Oncologists treat their patients with new cancer drugs based on the genetic profile of a tumor. However, these drugs do not work at all in some patients and, they lose their effectiveness in others.
A new study from MIT and Massachusetts General Hospital reveals why a certain class of these drugs, known as kinase inhibitors, doesn't always halt tumor growth. The researchers found that while kinase inhibitors successfully shut down their targets, they also provoke cells to turn on a backup system that can take over for the one knocked out by the drug.
‘Certain cancer drugs that shut down the growth of the tumor can have the unintended effect of activating the growth of cancer cells.’
The team also showed that disrupting both systems with a combination of drugs yields much better results, in a study of mice.
"We've discovered a previously unappreciated mechanism involved in resistance to targeted therapeutics," says Douglas Lauffenburger, the Ford Professor of Bioengineering and head of MIT's Department of Biological Engineering. "Its presence appears to be associated with poor response to some kinase inhibitors in clinical patients. And we've demonstrated that in mice adding a drug against this resistance mechanism allows the original targeted drug to work when otherwise it wouldn't."
Lauffenburger, who is also an affiliate member of MIT's Koch Institute for Integrative Cancer Research, is the senior author of the study, which appears in the March 16, 2016 online edition of Cancer Discovery
. The lead authors are Miles Miller, a former MIT graduate student who is now a postdoc at Harvard Medical School, and Madeleine Oudin, a Koch Institute postdoc.
Kinase inhibitors, frequently used against breast, ovarian, and other cancers, work by disrupting cell signaling pathways that stimulate cells to grow, proliferate, or become invasive. Doctors usually prescribe them based on whether a patient's tumor is over-expressing a cancer-driving protein such as epithelial growth factor receptor (EGFR).
However, these drugs can fail even in tumors where they should work. About half of these failures are caused by genetic mutations that allow cancer cells to evade the drug's actions, but the rest are unexplained, Lauffenburger says.
Based on their previous studies of endometriosis (when uterine tissue grows into surrounding organs), Lauffenburger and his colleagues suspected there could be a backup pathway helping cancer cells to sidestep the effects of kinase inhibitors. In those studies, the researchers found that invasive endometrial cells become "addicted" to a certain growth signal, and that this pathway actually shuts off other growth pathways. Drugs that shut down the primary pathway can have the unintended effect of activating those backup systems.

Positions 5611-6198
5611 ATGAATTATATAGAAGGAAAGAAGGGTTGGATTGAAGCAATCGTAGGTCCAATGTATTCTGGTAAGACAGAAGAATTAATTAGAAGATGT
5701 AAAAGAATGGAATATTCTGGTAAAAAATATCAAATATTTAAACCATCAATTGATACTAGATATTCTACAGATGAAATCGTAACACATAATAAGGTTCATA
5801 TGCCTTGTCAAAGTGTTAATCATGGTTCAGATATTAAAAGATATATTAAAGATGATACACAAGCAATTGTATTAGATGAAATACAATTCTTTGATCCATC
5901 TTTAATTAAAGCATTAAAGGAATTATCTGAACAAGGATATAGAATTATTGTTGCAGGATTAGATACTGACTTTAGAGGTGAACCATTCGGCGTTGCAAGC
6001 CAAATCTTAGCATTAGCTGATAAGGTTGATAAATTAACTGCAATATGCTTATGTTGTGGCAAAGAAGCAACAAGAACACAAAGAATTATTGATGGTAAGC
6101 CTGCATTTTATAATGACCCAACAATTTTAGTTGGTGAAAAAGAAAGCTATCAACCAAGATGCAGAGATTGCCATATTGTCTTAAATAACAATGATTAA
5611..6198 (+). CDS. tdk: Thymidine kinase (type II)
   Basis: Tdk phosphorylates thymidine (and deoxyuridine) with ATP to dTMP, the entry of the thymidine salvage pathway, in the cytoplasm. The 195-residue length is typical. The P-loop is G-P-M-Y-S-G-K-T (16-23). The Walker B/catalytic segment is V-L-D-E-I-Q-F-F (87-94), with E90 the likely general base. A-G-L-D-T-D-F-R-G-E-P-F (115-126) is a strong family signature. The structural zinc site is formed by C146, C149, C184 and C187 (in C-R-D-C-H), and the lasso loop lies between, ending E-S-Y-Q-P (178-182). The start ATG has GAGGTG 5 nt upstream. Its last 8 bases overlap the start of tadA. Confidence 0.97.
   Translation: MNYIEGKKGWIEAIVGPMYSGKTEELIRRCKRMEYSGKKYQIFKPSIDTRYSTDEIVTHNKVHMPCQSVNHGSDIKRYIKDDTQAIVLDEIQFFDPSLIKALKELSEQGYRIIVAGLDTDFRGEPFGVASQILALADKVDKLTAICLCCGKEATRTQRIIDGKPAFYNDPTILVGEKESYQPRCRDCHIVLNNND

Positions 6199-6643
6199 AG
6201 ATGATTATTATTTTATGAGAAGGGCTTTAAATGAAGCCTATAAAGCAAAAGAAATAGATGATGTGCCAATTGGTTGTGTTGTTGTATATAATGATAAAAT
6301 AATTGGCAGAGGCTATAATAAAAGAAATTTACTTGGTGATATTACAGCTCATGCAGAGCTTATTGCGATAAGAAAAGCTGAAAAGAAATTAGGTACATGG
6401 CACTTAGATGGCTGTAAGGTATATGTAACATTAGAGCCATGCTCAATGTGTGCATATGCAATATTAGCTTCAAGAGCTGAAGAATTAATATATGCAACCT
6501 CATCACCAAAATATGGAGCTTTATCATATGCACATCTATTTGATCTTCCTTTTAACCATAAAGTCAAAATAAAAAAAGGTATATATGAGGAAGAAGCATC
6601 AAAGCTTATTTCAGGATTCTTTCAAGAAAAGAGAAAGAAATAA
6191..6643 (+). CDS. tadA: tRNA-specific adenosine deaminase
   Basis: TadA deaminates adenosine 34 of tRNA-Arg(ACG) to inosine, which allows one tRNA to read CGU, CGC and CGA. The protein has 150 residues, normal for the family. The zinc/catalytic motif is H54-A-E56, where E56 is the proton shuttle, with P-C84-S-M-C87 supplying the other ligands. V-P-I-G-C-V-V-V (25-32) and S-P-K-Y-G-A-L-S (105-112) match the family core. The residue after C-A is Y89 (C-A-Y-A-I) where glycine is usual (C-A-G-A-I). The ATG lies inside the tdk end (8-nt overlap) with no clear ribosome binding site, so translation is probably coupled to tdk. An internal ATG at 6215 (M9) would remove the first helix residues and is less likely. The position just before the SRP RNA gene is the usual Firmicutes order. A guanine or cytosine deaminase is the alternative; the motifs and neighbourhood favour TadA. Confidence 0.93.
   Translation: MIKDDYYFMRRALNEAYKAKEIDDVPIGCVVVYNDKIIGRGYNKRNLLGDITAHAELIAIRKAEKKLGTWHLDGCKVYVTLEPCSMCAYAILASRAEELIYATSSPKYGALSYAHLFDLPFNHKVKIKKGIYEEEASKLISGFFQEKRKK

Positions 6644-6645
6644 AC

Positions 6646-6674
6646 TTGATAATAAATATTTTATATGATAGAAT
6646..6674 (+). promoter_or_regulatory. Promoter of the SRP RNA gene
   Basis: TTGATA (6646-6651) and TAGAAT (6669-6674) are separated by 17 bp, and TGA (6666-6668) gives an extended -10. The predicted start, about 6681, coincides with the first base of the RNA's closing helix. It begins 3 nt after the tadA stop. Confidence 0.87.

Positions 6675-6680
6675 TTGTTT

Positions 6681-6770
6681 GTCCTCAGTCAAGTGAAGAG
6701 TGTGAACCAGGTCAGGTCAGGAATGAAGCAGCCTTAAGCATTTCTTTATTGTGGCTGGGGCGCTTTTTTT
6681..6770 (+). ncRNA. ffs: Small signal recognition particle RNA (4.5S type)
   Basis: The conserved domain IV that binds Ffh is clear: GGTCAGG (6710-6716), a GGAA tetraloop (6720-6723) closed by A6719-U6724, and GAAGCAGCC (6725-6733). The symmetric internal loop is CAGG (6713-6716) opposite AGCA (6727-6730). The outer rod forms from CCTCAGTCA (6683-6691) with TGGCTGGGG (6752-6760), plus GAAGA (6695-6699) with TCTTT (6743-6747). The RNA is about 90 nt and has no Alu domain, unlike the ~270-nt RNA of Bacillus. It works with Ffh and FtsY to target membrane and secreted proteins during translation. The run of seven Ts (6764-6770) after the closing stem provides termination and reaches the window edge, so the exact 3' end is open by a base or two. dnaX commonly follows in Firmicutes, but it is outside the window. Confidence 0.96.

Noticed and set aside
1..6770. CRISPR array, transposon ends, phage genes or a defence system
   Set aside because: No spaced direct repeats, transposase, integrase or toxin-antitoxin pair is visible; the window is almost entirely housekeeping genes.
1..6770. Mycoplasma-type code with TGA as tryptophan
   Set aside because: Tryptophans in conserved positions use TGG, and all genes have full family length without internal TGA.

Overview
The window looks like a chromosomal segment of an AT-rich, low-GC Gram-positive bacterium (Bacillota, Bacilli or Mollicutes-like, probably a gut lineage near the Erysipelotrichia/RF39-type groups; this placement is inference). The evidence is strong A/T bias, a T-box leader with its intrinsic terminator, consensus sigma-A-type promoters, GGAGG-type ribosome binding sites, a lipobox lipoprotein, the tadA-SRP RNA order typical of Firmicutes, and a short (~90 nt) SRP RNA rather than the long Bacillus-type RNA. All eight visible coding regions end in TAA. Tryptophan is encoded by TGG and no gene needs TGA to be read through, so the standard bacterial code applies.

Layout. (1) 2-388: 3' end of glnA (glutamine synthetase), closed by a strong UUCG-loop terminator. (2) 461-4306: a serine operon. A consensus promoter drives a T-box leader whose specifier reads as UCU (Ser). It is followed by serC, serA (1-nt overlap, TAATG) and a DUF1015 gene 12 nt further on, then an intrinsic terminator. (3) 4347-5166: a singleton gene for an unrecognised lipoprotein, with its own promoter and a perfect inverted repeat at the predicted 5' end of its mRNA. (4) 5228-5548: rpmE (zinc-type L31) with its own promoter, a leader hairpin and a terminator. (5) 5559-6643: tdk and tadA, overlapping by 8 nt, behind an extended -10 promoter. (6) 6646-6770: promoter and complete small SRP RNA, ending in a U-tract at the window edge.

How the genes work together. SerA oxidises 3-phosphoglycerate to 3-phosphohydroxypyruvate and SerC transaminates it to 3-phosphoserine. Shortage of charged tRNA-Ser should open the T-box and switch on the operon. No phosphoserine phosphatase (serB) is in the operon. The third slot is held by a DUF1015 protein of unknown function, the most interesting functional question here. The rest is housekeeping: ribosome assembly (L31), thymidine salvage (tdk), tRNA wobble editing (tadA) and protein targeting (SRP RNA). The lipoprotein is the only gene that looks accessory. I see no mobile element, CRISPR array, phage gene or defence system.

The MIT team wondered if the same thing might be happening in cancer cells. They focused on melanoma and triple-negative breast cancer, two very aggressive forms of cancer that are often driven by EGFR ligands (molecules that activate the receptor), which help the cancer cells to become motile and invasive.
They found that when EGFR ligands bind to receptors on the cancer cell surface, they not only trigger a cascade of cellular reactions that promotes invasiveness but also activate a positive feedback loop: Enzymes called proteases release EGFR ligands from the cell surface so they can bind to even more receptors, strengthening the pro-invasion signal.
The researchers found that those proteases also chop off receptors that initiate other pro-invasion pathways. Essentially, the cancer cells become addicted to the EGFR-driven pathway and shut off competing pathways because they don't need them, Lauffenburger says.
"The cells have the capability for other inputs, but if they're already signaling through one, they're perfectly happy to shut down the rest," he says.
Consequently, when doctors give a kinase inhibitor that shuts off the EGFR pathway, it also shuts off the proteases, allowing the backup pathways, which are no longer being suppressed, to take over.
More Accurate Predictions
The researchers also showed that these cleaved receptor proteins can be detected in blood samples from patients, and that the protein levels correlate with how well EGFR inhibitors work for individual patients.
High levels of cleaved proteins mean that there is a lot of potential for the backup system to kick in, and kinase inhibitors will not be effective. However, if these protein levels are low, that suggests the backup system is not very strong in that patient's tumor.
"The discovery seems to identify those patients who will go on to receive long-term clinical benefit versus those whose tumors will quickly adapt and circumvent treatment, by virtue of a blood-based test that can be performed at baseline or within days of initiating treatment," says Keith Flaherty, an author of the paper and director of developmental therapeutics at the MGH Cancer Center, who hopes to begin performing this kind of test in patients.
The study also suggests that patients whose tumors have a strong backup system could benefit from receiving an EGFR inhibitor plus a drug that shuts down the secondary pathway. One candidate is a type of drug known as an AXL inhibitor, which is now in clinical trials. In mouse studies, the MIT team found that treating tumors with that combination of drugs was much more effective than giving either one alone.